By Dick Grimshaw
Criss Juliard in his paper "Best Practices Establishing a National Vetiver Diffusion Program" (see TVN Newsletter #21) asks the question "If Vetiver Grass Technology is so simple, inexpensive and good for the health of the soil, why isn't it promoted more broadly on a national scale in the same way vaccinations are promoted to preserve an individual's health?"
I would add "why do some farmers and engineers use the technology and others dont.
These questions and others like them must be answered if we are to move ahead more rapidly with the application and use of Vetiver Systems as we now refer to a bundle of vetiver grass technologies.
Criss Juliard continues "The answer is not related to the attractiveness of the technology, but to the challenge of dissemination".
I agree. I would like to illustrate this challenge by some experiences good and bad.
Thailand has done wonderful work in researching and demonstrating VS but it has not been used as widely as should be expected. Research in Thailand carried out by Suchart Montrekusol et al of the Graduate School Chiang Mai University, Thailand
Faculty of Agriculture - Extension Department, titled "Farmers' Perception and Practices in Vetiver Grass Cultivation (Vetiveria zizanioides nash) for Soil and Water Conservation in Mae Rim District, Chiang Mai Province" had the following observations and conclusions:
Most farmers applied integrated farming systems. 88% percent of the farmers accessed agricultural information through neighbors and television, while they received information on using vetiver grass for soil and water conservation from government extension workers.
Farmers' knowledge and understanding of soil conservation and soil fertility were good. Their perception and understanding of soil and water conservation using vetiver grass were also at a good level.
The problems identified included: inappropriate timing in delivery of vetiver seedlings, insufficient knowledge on vetiver grass field application, insufficient labor and equipment, and insufficient knowledge on the other uses of vetiver grass.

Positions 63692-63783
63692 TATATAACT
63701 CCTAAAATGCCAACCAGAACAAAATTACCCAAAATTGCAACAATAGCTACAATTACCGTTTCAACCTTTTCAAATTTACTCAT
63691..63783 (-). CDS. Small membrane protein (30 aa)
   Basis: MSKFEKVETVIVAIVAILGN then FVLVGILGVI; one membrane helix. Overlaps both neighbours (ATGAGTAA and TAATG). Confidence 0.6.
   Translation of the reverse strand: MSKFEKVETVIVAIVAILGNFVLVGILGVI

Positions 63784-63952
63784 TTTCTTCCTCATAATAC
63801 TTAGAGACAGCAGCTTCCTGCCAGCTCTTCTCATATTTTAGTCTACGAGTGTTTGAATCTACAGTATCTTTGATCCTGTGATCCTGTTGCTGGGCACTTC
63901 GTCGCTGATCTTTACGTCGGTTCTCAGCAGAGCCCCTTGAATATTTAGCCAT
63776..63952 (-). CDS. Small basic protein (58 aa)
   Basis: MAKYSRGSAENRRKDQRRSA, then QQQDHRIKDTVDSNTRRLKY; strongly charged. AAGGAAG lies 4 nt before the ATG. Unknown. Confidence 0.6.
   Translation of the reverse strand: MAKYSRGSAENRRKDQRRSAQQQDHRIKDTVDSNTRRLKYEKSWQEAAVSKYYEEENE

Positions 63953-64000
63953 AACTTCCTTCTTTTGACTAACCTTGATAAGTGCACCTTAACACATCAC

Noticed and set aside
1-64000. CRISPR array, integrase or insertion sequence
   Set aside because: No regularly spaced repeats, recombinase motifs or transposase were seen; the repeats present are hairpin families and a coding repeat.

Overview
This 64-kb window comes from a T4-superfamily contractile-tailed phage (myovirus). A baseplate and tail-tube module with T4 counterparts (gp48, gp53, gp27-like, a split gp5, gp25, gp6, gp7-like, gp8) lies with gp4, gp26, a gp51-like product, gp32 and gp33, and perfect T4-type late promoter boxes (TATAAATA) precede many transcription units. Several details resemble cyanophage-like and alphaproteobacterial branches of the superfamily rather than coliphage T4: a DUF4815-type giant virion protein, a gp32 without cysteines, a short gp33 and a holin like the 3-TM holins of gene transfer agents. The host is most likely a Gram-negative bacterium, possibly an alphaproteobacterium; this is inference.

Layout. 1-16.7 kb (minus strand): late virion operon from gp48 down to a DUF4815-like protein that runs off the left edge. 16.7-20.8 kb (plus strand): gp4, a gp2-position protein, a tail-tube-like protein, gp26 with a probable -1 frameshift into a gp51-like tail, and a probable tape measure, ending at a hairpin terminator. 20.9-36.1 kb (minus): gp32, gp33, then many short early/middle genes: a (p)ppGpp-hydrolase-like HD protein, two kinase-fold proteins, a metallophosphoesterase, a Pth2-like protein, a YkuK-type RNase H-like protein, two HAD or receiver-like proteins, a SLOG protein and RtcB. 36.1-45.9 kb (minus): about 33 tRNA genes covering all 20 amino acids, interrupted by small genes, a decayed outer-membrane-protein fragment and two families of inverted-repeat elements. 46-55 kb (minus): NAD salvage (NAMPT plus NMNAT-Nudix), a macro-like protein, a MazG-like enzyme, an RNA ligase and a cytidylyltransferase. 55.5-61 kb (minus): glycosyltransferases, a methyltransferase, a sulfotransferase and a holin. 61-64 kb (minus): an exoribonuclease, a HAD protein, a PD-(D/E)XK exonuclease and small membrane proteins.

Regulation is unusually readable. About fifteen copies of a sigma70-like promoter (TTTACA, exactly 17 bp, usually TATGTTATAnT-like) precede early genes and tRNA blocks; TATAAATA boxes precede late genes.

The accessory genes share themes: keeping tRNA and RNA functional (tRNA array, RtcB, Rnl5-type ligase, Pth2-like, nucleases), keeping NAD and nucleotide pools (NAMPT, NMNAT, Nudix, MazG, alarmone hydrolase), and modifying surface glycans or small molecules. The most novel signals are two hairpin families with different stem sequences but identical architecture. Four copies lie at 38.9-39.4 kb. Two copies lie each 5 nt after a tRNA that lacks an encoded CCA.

This research suggests that the responsible government agency should transfer more knowledge on the use of VS and its application. Extension workers should visit farmers more often to participate in solving problem.
The above confirms, as in other countries such as China, India and Indonesia, that most government extension services are not very motivated, infrequently meet with farmers, and are dependent on other arms of government to provide, in the case of VS, basic planting material to farmers. Additionally in all three countries soil conservation is the responsibility of specialized soil conservation departments who may or may not support VS, and if they do they tend to look rather narrowly at its use and applications and fail to promote all the other valuable aspects of the technology, including, moisture conservation, fertility maintenance, mulching, forage, thatch, etc. There biggest failure is the inability to manage the supply of plant material.
In contrast, in Zambia, the Christian Reformed World Relief Committee (CRWRC) - http://www.crwrc.org/index.html - has been working with VS in the Eastern Province. CRWRC describes its program below.
"The Government of Zambia introduced Vetiver grass to the Eastern Province of Zambia late in 1996, so to date we have had 4 growing seasons. The initial supply was managed by Agriculture Officers of the government, but one facilitator of the Reformed Church in Zambia's Planning and Development Department (RCZPDD) received 250 splits to establish a nursery where water was available. The nursery stock grew well and since that time the program has been giving vetiver splits to farmers from the nursery every year. In this specific location farmers only receive small amounts of vetiver and are responsible for propagating and replanting their own vetiver. In other areas that RCZPDD works, facilitators now network with government officers to get farmers larger amounts of around 5000 splits of vetiver.
Because the program often introduces farmers to vetiver along side several other soil stabilizing and improvement techniques, it is difficult to assess the actual amount of improved maize yield that is due to vetiver. Vetiver is introduced and supplied to farmers only when contour bunds are properly measured and earthen contour ridges (of about 6 high) are constructed. Often this will encourage the farmer to change their plowing and planting lines to follow the contour. While weeding farmers often pile dirt along the row of the crop creating micro contour ridges. Farmers have been very happy with these techniques and have found little to no run-off, and increased moisture retention. In the past farmers reported that after a rain fall surface moisture could be gone in 1 to 3 days. With contour bunds, contour planting and ridging, farmers have found that surface moisture will be present for 1 to 3 weeks. This has makes a big difference, early in the growing season, when the rains are irregular. Farmers have found that having vetiver on the contour bunds stabilizes them, reduces labor intensive annual maintenance, and prevents them breaching at the time of heavy rain. (Few slopes are greater then 5 degrees.) We have found that if farmers plant vetiver on their contour bunds they are more likely to continue establishing contour bunds with vetiver.